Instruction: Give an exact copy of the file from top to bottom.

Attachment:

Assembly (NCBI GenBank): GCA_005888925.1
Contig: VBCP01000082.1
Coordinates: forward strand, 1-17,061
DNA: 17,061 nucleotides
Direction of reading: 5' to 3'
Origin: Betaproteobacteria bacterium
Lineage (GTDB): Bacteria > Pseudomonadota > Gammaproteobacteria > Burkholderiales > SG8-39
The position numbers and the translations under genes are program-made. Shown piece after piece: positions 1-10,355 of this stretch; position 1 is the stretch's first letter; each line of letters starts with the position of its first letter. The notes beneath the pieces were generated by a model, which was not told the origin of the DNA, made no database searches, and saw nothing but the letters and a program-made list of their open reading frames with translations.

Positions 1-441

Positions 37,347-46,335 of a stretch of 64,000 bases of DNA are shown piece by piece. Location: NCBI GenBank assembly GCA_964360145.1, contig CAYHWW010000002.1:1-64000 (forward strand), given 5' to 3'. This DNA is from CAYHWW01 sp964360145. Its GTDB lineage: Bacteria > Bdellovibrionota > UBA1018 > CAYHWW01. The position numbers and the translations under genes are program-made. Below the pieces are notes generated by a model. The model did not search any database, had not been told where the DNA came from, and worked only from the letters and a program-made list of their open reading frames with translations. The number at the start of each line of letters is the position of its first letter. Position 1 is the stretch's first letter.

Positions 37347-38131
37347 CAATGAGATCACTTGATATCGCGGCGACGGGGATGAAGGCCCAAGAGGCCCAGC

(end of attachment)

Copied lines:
Assembly (NCBI GenBank): GCA_005888925.1
Contig: VBCP01000082.1
Coordinates: forward strand, 1-17,061
DNA: 17,061 nucleotides
Direction of reading: 5' to 3'
Origin: Betaproteobacteria bacterium
Lineage (GTDB): Bacteria > Pseudomonadota > Gammaproteobacteria > Burkholderiales > SG8-39
The position numbers and the translations under genes are program-made. Shown piece after piece: positions 1-10,355 of this stretch; position 1 is the stretch's first letter; each line of letters starts with the position of its first letter. The notes beneath the pieces were generated by a model, which was not told the origin of the DNA, made no database searches, and saw nothing but the letters and a program-made list of their open reading frames with translations.

Positions 1-441

Positions 37,347-46,335 of a stretch of 64,000 bases of DNA are shown piece by piece. Location: NCBI GenBank assembly GCA_964360145.1, contig CAYHWW010000002.1:1-64000 (forward strand), given 5' to 3'. This DNA is from CAYHWW01 sp964360145. Its GTDB lineage: Bacteria > Bdellovibrionota > UBA1018 > CAYHWW01. The position numbers and the translations under genes are program-made. Below the pieces are notes generated by a model. The model did not search any database, had not been told where the DNA came from, and worked only from the letters and a program-made list of their open reading frames with translations. The number at the start of each line of letters is the position of its first letter. Position 1 is the stretch's first letter.

Positions 37347-38131
37347 CAATGAGATCACTTGATATCGCGGCGACGGGGATGAAGGCCCAAGAGGCCCAGC